Post by Jennifer Baxter
Team Supervisor for Healthy Families
I’ve been with Healthy Families for a little over seven years now. Along the journey, I’ve been in nearly a thousand homes and have supervised both assessment workers and long-term home visitors. I’ve spent countless hours documenting visits, reading visits, running reports and compiling statistics
(I happen to love statistics, so don’t feel bad for me).
From this experience, there are some things I’ve learned and am eager to share with anyone who will listen.
1. The deeper you are in the trenches, the harder it is
to see the battle.
Our home visitors are deep in the trenches: planning activities, promoting parent-child interaction, assessing and addressing risk factors, writing referrals to community resources, teaching child development, administering scales and tools, and documenting. Oh, the documenting! They have a lot of work to do and a lot is riding on their being effective. A worker can easily get bogged down or overwhelmed with all the things they must juggle. It’s my task to help them see the big picture and understand why we do what we do. To acknowledge their efforts and point out success, just as the home visitor does for the family, which brings me to my next point.
2. Everything is Parallel Process.
This is my absolute favorite idea in supervision. Parallel process is the idea that I should provide for my staff what I want them to provide parents, who will in turn provide for their child. We want our home visitors to provide a trusting, collaborative environment that is free from judgment. Instead of posing as experts and telling them what to do, we want our workers to help inform families so that they can make good decisions about what is best for their family. We want them to point out strengths and give praise and encouragement profusely. To be present with them. To give options. To be a safe place to cry. To advocate. So it begins with me and assuring that I am modeling the very behaviors I want to see in my staff. It’s an awesome responsibility, but nobody said supervising/home visiting/parenting was easy.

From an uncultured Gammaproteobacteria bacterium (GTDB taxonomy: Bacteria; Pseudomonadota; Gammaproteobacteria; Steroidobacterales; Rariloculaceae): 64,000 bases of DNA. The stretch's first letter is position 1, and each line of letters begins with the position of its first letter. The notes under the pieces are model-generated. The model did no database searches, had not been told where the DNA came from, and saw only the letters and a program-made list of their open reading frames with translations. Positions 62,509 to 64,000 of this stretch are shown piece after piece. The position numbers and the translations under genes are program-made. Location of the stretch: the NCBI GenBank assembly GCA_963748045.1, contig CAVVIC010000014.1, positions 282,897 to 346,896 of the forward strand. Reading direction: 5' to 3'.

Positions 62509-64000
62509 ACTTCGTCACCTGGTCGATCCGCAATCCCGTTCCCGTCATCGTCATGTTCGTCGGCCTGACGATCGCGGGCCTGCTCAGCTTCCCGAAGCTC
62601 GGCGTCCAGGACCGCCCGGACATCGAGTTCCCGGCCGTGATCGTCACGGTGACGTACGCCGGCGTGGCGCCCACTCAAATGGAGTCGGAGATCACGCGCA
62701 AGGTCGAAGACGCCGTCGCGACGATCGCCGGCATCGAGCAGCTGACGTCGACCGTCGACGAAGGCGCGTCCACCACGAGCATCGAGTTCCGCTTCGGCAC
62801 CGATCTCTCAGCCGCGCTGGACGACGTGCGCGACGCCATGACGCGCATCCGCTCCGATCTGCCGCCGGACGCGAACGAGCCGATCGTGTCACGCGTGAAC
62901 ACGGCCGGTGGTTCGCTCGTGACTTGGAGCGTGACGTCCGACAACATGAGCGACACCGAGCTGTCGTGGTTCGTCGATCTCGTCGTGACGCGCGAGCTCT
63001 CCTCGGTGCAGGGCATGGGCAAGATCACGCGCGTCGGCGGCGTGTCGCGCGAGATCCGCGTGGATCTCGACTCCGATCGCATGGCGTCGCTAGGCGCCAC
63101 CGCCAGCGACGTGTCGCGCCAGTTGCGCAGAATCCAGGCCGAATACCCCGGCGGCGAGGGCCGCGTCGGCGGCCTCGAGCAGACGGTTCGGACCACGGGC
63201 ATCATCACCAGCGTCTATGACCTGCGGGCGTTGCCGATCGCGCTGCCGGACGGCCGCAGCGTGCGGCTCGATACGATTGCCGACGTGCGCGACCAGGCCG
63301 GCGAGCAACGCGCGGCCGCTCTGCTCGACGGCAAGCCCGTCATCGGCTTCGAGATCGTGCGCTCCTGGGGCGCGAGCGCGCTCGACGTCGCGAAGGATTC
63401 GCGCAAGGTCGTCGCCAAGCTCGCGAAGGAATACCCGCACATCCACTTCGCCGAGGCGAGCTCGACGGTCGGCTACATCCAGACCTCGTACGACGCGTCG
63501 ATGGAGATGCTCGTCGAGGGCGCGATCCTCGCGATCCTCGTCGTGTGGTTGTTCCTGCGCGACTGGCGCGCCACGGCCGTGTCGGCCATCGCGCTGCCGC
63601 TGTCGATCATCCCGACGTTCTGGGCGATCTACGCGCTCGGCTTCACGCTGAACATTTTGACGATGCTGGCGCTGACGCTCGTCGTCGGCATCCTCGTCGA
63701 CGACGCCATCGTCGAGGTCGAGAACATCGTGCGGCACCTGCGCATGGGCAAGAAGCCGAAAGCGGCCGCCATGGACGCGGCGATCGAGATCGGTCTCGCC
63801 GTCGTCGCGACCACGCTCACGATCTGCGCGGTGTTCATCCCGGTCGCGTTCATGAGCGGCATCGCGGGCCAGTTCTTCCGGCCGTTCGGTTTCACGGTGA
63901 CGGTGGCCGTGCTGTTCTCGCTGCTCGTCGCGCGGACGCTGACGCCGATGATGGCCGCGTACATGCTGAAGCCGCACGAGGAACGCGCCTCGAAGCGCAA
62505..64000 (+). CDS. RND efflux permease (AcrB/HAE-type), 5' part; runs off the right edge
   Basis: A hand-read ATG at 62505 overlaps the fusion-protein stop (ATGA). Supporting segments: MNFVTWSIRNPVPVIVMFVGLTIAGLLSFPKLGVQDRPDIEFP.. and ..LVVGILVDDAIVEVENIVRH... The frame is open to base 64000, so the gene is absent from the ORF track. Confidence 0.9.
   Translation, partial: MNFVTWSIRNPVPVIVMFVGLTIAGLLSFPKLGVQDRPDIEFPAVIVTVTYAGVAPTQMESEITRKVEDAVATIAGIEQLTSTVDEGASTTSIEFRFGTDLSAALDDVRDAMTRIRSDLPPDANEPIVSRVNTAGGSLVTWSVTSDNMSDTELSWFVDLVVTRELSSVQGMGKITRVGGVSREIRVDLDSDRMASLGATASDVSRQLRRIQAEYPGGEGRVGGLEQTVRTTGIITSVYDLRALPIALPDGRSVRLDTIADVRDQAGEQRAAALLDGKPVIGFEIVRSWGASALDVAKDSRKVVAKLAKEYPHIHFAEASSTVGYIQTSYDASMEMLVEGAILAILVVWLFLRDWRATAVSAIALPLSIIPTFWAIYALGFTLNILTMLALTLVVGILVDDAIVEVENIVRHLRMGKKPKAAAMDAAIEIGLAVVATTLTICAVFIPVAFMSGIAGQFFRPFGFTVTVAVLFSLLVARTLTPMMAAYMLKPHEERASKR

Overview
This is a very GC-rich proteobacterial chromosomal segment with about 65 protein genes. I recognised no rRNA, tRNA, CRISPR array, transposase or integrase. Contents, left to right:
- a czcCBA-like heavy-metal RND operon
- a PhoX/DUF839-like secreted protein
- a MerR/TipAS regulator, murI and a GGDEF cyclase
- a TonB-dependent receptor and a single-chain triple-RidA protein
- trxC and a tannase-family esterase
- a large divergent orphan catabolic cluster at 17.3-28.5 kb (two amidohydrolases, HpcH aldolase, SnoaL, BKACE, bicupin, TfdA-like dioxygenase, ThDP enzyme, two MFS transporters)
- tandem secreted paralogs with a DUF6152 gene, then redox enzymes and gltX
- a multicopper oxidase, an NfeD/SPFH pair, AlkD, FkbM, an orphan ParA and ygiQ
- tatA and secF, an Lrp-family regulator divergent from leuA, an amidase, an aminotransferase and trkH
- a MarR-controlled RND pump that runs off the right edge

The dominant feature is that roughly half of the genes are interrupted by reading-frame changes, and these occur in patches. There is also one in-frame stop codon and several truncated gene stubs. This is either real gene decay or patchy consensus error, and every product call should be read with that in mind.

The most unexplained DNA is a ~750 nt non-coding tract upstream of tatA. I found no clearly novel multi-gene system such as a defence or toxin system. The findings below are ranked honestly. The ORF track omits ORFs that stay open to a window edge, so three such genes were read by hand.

3. We plant the seed.
Both BIBs and Healthy Families can boast of innumerable success stories. From assisting with jobs and GEDs to making sure a family didn’t go hungry for the night. We have helped identify developmental delays and taught stressed families how to calm their babies. We have helped to provide safe sleeping spaces for babies and helped homeless families find shelter. These strengths become a foundation that families can build future success on. But even in the most difficult families, the ones that the visitor doesn’t feel the impact she is making, we are still planting a seed. We are instilling the idea that families have options and they have the power to make change, to do something different if they choose. To trust someone for the first time. To parent effectively despite their own childhood or life stressors. We are making a difference in our community and in the world, and the effects are seen in school readiness, lower incidences in child abuse and neglect, lower crime rate, and increased access to health care and community resources.
It really is a great honor to be invited into people’s homes, and one we don’t take lightly. We witness the joys and tears, the success and frustration and leave each home with the knowledge that we have made a positive impact. It’s a pretty big deal, and I couldn’t imagine doing anything else.